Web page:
Overview of Implant Placement

The Surgical Procedure

The procedure to place an implant takes 30 to 60 minutes for one implant and only 2 to 3 hours for multiple implants. The number of appointments and time required vary from patient to patient. The surgeon will bring great precision and attention to the details of your case.

Prior to surgery, you may receive antibiotics and for greater comfort, intravenous sedation or nitrous oxide (laughing gas). These options are discussed with you at your consultation appointment. A local anesthetic will be administered to numb the area where the implant will be placed.

When you are comfortable, the surgeon makes a small incision in the gum tissue to reveal the bone, creates space using special instruments, and gently inserts the titanium implant. The top of this implant is often visible through the gum. Sometimes it is better in the early stages of healing to have the implant covered by the gum tissue.


1. Normal

2. Tooth Loss

3. Healed Bone

4. Implant Placed

5. Healing

6. Implant Restored

The Healing Phase

Now the healing begins. The length of time varies from person to person, depending upon the quality and quantity of bone. In some cases, implants may be restored immediately after they are placed. The surgeon will advise you on follow-up care and timing. After the initial phase of healing, the surgeon places an abutment (support post) or a healing cap onto the implant during a brief follow-up visit. This allows gum tissue to mature and provides access to the implant.

Occasionally, impressions are made at the time the implant is placed. This enables the crown to be ready when the implants have healed. How long your mouth needs to heal is determined by a variety of factors. Follow-up care (one to four appointments) is usually needed to ensure that your mouth is healing well and to determine when you are ready for the restorative phase of your treatment.

It may be beneficial to perform a soft tissue graft to obtain stronger, more easily cleaned and natural appearing gum tissue in the area around the implant. This process involves moving a small amount of gum tissue from one part of your mouth to the area around the implant. Most often, it is a brief and relatively comfortable procedure.

Whether it’s one tooth or all of your teeth that are being replaced, your dentist will complete the restoration by fitting the replacement tooth (crown) to the dental implant.

When Are Dental Implants Placed?

Implants are often placed several months after extraction. At times, an implant may be placed immediately after extraction of a tooth. This may involve a little more risk, but it simplifies the process—you won’t have to wait for another appointment to place the implant. When infection or other problems with the bone are present, immediate implant placement is not the best treatment.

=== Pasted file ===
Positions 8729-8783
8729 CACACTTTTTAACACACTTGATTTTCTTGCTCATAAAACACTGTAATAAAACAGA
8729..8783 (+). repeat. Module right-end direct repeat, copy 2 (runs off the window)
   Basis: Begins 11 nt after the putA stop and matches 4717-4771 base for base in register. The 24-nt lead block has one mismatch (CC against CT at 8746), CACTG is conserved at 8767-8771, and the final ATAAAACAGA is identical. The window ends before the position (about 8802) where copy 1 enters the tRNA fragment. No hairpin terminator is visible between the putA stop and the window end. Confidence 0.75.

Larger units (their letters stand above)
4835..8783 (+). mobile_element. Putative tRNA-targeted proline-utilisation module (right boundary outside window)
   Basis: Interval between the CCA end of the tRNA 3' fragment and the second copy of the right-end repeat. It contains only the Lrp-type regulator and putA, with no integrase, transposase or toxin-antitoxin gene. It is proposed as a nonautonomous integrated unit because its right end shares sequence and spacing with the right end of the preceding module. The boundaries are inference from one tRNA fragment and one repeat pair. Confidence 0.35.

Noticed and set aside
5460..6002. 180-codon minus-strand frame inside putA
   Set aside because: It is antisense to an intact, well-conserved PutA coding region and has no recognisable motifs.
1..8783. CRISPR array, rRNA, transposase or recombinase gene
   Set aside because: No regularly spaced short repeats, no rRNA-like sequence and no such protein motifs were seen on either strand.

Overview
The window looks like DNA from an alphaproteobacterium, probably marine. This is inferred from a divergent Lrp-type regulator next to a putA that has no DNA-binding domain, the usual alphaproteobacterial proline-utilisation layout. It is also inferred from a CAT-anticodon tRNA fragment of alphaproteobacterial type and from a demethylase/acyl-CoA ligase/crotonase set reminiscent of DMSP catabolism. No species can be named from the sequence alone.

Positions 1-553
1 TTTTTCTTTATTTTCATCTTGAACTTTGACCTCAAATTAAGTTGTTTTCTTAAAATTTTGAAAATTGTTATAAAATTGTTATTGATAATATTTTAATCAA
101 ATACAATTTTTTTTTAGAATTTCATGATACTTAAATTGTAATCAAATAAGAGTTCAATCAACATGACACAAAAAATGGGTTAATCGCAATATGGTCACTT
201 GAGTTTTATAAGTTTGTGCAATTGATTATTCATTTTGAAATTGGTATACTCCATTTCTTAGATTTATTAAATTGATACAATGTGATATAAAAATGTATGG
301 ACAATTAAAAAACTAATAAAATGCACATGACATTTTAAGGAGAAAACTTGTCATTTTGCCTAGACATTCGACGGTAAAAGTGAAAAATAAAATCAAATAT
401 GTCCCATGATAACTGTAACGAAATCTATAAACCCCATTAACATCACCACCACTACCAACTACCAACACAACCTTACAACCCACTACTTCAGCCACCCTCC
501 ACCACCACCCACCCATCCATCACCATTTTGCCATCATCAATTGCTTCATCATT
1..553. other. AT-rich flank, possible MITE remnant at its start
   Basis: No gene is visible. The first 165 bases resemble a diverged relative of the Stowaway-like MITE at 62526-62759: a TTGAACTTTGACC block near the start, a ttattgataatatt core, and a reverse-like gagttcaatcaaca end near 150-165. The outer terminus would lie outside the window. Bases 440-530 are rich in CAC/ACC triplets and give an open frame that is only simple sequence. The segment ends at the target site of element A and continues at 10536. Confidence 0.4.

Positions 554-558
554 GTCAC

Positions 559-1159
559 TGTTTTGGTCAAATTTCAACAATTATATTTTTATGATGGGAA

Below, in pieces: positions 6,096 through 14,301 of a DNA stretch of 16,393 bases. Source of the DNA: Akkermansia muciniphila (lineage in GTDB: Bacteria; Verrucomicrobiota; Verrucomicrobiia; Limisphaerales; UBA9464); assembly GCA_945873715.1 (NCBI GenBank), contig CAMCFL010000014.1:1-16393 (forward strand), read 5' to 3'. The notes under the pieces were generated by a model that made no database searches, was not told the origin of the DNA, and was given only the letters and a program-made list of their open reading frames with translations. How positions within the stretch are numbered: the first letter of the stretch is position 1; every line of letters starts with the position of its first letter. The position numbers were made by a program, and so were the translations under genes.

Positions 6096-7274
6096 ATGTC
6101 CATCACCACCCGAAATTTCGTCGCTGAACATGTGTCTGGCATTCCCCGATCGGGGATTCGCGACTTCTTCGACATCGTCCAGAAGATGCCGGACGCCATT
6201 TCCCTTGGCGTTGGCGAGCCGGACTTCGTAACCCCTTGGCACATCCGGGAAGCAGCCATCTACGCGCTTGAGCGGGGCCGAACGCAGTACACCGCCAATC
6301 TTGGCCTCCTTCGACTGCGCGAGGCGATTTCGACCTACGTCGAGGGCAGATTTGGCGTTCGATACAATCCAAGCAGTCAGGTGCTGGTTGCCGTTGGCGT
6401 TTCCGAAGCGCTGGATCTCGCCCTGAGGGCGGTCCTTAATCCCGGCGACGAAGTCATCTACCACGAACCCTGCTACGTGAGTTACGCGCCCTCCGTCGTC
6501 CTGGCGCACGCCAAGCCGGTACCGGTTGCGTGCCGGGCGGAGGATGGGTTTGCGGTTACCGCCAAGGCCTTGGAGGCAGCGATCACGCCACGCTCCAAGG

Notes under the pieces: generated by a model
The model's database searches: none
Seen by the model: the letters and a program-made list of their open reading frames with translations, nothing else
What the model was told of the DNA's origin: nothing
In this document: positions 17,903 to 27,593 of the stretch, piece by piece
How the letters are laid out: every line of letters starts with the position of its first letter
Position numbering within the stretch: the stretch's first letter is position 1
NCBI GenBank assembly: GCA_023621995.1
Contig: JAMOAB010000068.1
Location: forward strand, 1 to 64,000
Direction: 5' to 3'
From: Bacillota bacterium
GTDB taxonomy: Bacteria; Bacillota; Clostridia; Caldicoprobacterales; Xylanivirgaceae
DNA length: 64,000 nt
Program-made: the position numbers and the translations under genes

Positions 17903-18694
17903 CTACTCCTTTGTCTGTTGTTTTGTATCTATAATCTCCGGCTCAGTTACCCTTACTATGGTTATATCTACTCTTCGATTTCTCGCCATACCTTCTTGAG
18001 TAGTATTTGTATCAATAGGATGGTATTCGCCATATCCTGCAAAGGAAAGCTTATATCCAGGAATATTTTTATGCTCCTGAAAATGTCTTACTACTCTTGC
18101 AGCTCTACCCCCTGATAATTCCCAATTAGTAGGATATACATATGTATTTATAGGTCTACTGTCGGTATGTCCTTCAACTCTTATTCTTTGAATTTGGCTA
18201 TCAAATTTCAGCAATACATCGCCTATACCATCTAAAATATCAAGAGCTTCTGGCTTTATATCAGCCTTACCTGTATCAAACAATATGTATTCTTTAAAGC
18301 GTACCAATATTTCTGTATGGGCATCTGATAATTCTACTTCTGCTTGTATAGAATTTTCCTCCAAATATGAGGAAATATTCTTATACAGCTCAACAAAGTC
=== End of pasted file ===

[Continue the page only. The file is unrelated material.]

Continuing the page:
If your tooth has been missing for some time, the adjacent support bone is likely to grow thinner and shrink. This occurs because the root of the natural tooth has to be present to stimulate the bone. As much as one third of your jaw’s thickness can be lost in the year following tooth extraction. If you are missing enough bone, you may benefit from having additional bone grafted into the area. This ensures the implant will be adequately supported when it is placed in the jaw.

How Many Implants Do I Need?

Most frequently, one implant per missing tooth is placed. Because many of the larger teeth in the back of your jaws have two or three roots, the most common approach is to replace missing back teeth with larger implants.

Will One Doctor Do Everything?

Usually, a dental surgeon places the implant(s) and performs other necessary surgical procedures – your general dentist provides the temporary and permanent replacement teeth. Both doctors are involved in planning your dental treatment. Also, depending upon a variety of factors, different dental specialists may help with your dental care.

Dental Implant Costs

Before treatment begins, every effort will be made to give you an accurate estimate of all the expenses involved in placing the implants and making your replacement teeth. In many cases, there is an initial charge for the diagnostic work-up, including study models, x-rays, and the fabrication of a surgical template to ensure the best possible result. In addition you will be charged for the abutment or support post(s), plus the crown, dentures, or anything else that will be placed over the implants, including temporary restorations. Periodic maintenance such as hygiene visits, tissue conditioners, denture relines and other repairs will also incur additional charges.

When different doctors are involved in your treatment, you will be charged separately for their services. We will try to assist you in estimating what your actual payments will be after we evaluate your insurance coverage or other third party payments. Also, you should consider your personal financial investment in each treatment option as some insurance companies provide limited or no coverage.

Each patient is unique, and it is not possible for us to discuss every option and every contingency for treatment outcome. This is intended to help you understand the general treatment options available to you. If your specific treatment options are not clear, please contact us. We will be happy to answer any questions you have about your dental care.